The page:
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GLOBAL PRODUCT STRATEGIES

GLOBAL PRODUCT STRATEGIES

GLOBAL PRODUCT STRATEGIES: Developing global product strategies requires knowing what types of product or services are easily standardized and what are appropriate adaption strategies.

PRODUCT STANDARDIZATION

Some products cross borders without adaption better than others, and consumer knowledge about new products is generally the same everywhere because perceptions have yet to be formed.

Many leading Internet brands—such as Google, eBay, Twitter, and Facebook—made quick progress in overseas markets.

 High-end products also benefit from standardized because quality and prestige often can be marketed similarly across countries,

Culture and wealth factors influence how quickly a new product takes off in a country, though adoption and diffusion rates are becoming more alike across countries over time.

Food and beverage marketers find it more challenging to standardize, of course, given widely varying tastes and cultural habits.

A company many emphasize its products differently across markets. In its medical-equipment business.

Philips traditionally reserved higher-end, premium products for developed markets and emphasized products with basic functionality and affordability in developing markets.

Increasingly, however, the company is designing, engineering, and manufacturing locally in emerging markets like China and India.

With a growing middle class in many emerging markets, many firm are assembling product portfolio to tab into different income segments.

French food company Danone   has many high-end healthy products, such as Dennon yogurt, Evian water, and Bledina baby food, but it also sells much lower prized products targeting consumers with ‘’dollar-a-day’’ food budgets.

In Indonesia, where average per-capita income is about US$10 a day, the company sells Milk out, a 6 month shelf life neutral ph milk beverage. Danone now generates over 60% of its sales from growth markets (i.e. all except Western Europe ), up from just 23% in 1996 ( source; www.danone.com ).

PRODUCT ADAPTATION STRATEGIES

Warren Keenan has distinguished five product and communications adaption strategies. We review the product strategies here and the communication strategies in the next section.

 Straight extension introduces the product in the foreign market without any change.

Tempting because it requires no additional R&D expense, manufacturing retooling, or promotional modification, the strategy has been successful for cameras, consumers electronics, and many machine tools. It has been a disaster.

Campbell Soup Company lost an estimated $30 million introducing condensed soups in England; consumers saw expensive small-sized cans and didn’t realize water needed to be added.

Product adaptation alters the product to meet local conditions or preferences. Flexible manufacturing makes it easier to do so on several levels.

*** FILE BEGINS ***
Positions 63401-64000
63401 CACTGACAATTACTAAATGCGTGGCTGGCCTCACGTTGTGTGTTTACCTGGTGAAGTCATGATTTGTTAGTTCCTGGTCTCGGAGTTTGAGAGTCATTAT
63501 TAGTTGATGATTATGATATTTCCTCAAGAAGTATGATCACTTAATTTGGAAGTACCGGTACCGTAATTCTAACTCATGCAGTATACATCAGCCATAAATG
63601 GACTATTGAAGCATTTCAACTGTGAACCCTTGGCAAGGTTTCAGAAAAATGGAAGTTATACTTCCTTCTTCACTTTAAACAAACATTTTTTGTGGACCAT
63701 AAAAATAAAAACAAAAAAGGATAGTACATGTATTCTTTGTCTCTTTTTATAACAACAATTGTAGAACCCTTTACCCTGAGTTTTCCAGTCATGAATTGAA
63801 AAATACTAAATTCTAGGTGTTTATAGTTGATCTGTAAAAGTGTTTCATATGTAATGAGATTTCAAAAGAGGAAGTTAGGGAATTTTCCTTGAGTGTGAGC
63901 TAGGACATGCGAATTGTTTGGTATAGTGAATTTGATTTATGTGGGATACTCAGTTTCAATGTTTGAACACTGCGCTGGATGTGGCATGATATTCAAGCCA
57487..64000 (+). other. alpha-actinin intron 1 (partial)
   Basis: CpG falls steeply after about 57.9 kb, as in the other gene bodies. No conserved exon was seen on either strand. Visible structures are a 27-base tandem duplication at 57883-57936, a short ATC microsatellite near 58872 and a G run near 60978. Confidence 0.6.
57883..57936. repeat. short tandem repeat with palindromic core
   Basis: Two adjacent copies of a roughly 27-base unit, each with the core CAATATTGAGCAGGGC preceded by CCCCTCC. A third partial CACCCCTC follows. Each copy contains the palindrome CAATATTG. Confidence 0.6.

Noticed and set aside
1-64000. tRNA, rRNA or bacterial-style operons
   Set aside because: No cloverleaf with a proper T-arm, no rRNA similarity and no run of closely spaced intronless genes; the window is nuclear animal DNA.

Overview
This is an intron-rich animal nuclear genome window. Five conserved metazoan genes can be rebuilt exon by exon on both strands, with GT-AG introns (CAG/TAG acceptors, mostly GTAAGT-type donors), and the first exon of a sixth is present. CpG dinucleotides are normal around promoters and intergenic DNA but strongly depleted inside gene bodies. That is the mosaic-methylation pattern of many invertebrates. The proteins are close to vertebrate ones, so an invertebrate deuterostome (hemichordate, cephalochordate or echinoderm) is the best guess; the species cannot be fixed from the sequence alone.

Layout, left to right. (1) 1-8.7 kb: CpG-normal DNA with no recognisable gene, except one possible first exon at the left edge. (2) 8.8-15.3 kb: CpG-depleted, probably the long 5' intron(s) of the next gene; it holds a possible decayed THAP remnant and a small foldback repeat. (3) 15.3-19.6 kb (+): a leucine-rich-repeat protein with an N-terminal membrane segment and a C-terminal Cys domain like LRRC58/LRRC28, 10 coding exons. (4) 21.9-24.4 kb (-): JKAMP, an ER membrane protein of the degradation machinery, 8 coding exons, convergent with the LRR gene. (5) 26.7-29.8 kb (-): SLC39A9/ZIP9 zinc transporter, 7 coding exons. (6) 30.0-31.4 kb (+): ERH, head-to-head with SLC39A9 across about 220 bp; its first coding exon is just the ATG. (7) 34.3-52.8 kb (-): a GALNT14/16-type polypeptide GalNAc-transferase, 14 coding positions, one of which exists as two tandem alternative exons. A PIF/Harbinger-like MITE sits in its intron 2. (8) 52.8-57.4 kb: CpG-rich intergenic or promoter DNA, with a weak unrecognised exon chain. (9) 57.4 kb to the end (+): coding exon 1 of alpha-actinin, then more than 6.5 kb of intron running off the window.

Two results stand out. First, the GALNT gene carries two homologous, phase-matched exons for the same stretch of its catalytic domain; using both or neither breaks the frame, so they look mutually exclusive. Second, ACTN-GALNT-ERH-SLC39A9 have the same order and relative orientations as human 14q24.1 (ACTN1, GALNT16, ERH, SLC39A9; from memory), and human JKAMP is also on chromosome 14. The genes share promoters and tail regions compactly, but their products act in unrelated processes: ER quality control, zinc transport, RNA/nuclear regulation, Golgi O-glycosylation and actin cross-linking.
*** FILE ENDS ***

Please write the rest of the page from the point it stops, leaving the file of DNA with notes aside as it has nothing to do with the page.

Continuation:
• A company can produce a regional version of its product. Dunkin’ Donuts has been introducing more rationalized product, such as Coco Leche donuts in Miami and sausage kolaches in Dallas.
  • A company can produce a country version. Kraft blends different coffee for the British ( who drink coffee with milk ), the French (who drink it black), and Latin Americans ( who want a chicory taste).
  • A company can produce a city version—for instance, a beer to meet Munich or Tokyo’s tastes.
  • A company can produce different retailer version, such as one coffee brew for the Migros chain store and another for Cooperative chain store, both in Switzerland.

 

Some companies have learned adaption the hard way. The Euro Disney theme park, launched outside Paris in 1992,  was harshly criticized as an example of U.S.

Cultural imperialism that ignored French customs and values, such as the serving of wine with meals. As one Euro Disney executive noted, ‘’When we first launched, there was the belief that was enough to be Disney.

Now we realized our guests need to be welcomed on the basis of their own culture and travel habits.’’ Renamed Disneyland Paris, the theme park eventually became one of Europe’s biggest tourist attraction—even more popular than the Eiffel Tower— by implementing a number of local touches.

 On the other hand, South Korea’s LG Electronics has found success in India by investing in local design and manufacturing facilities that helped it develops TVs with higher-quality speaker, refrigerators with brighter colors and smaller freezers, and microwaves with one-touch ‘’Indian menu’’ functions, all reflecting Indian preferences.

   Product invention creates something new. It can take two form:

  • Backward invention reintroduce earlier product forms well adapted to a foreign country’s needs. A bit developing markets in Latin America, and the Middle East, the powdered drink Tang has added local flavors like lemon pepper and soursop. Although its U.S. sales have fallen precipitously, worldwide sales double from 2016 to 2011.
  • Forward invention creates a new product to meet a need in another country. Less-developed countries need low-cost, high-protein foods. Companies such as Quaker Oats, Swift, and Monsanto have researched their nutrition requirements, formulated new foods, and developed advertising to gain product trail and acceptance.

About Muddasar Nadeem

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